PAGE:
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Situated in the heart of Hida-Takayama, the cherished Old Townscape can be found here - remaining undisturbed by the progress of time. The old buildings and streets can be easily explored on foot, and there is much to see here. In addition to the well-preserved architecture, there is an intangible sense of culture and history, which has been passed down from generation to generation and carefully respected and protected. Merely by taking a stroll through the town, visitors can immerse themselves in this ancient atmosphere of days gone by. There are plenty of museums and shops to enjoy as well!
Takayama Matsuri is a festival famous for its multitude of floats that parade around the streets in spring and summer seasons, with elegant and delicate decorations. Most of the working floats are said to be over 150 years old. The floats have been kept in good condition through renovation and careful handling. When not in use, they are housed and exhibited in this museum to give visitors a chance to experience the feel of the Takayama Matsuri.
Admission prices: ¥820 for adults, ¥410 for children
Opening Hours: 8:30 - 17:00 (Mar. - Nov.), 9:00 - 16:30 (Dec. - Feb.)
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The old townscape that remains in the area of Sanmachi-dori will let visitors wander into Japan of times past. The streets of Sanmachi-dori are excellent for taking a leisurely stroll; lined with elegant town houses adorned with beautiful deep-brown lattices. Restaurants and cafes in the area offer a taste of local specialties and desserts, experienced in a genuine Takayama setting. At sake breweries,visitors are welcome to sample a few drops; shops offer a variety of traditionally crafted Japanese accessories. At dawn and in the evenings, the vacant streets become an ideal location to take photographs that capture the magical beauty of the place.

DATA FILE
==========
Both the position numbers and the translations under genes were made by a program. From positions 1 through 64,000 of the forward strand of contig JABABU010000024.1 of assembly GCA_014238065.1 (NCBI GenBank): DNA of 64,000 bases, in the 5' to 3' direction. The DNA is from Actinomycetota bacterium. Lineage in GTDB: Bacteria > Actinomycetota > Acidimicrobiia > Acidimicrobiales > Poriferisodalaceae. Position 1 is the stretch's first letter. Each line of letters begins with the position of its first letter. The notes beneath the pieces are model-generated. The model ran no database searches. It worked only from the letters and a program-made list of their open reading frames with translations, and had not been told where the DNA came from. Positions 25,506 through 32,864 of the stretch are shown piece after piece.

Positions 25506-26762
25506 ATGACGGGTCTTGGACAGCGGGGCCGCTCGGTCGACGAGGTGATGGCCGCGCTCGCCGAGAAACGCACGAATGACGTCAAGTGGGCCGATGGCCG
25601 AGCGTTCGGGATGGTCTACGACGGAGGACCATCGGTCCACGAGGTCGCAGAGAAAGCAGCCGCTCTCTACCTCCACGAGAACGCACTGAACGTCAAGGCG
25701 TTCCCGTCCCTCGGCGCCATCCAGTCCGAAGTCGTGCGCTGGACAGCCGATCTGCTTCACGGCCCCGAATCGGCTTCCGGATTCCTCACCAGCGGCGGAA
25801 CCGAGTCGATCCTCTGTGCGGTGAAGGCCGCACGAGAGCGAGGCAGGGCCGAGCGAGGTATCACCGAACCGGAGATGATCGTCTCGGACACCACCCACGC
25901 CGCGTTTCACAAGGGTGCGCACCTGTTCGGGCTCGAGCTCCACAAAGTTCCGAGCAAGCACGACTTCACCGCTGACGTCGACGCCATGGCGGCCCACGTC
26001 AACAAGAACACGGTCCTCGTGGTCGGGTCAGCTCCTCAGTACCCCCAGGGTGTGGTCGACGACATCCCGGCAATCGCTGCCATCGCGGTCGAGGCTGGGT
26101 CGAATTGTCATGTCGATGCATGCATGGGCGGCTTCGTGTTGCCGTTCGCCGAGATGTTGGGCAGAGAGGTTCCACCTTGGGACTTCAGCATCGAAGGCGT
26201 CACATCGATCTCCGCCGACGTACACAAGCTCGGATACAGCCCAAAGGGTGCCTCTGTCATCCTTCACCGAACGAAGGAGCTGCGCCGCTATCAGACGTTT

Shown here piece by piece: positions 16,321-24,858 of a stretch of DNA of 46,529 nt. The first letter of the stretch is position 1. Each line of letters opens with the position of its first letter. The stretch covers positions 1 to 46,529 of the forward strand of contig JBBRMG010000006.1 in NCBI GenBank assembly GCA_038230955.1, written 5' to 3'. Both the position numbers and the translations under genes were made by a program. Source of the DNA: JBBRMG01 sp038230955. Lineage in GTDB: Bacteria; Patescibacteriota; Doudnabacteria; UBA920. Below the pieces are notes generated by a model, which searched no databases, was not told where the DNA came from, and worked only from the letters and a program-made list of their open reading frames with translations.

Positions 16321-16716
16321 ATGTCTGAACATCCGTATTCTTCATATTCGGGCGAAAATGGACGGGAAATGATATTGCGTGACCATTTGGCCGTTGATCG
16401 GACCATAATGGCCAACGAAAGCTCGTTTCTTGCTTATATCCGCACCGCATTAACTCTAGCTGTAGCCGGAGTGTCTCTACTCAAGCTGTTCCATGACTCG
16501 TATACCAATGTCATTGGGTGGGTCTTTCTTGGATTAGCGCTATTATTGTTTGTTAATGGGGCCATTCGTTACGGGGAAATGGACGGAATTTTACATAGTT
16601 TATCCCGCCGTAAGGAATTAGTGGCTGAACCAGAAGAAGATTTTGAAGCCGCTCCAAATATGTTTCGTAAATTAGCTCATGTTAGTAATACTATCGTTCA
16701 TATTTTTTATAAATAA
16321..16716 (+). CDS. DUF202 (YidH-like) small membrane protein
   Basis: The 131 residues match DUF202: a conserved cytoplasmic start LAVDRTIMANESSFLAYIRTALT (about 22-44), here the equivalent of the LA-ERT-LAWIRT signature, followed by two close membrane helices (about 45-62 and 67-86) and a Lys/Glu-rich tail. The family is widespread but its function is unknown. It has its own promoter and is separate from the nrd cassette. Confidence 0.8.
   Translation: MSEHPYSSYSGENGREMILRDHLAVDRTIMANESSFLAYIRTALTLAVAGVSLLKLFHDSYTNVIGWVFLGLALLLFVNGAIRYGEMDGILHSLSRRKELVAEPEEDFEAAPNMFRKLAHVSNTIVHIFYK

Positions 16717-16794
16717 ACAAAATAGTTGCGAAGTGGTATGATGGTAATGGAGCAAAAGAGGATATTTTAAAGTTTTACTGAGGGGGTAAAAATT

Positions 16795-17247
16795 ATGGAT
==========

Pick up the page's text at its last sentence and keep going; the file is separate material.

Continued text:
Takayama Jinya was set up by the Edo Shogunate in the 18th century for administering the territory of Hida. It acted as a central office to govern the Hida region - known for being rich in timber, gold and silver. There are a number of buildings remaining from before, including storehouses for rice, a courthouse and a police station. There is even the remains of an old punishment device known as an “ishidaki” which visitors can see. The compound offers a fascinating insight into the ways the area was administered in the past.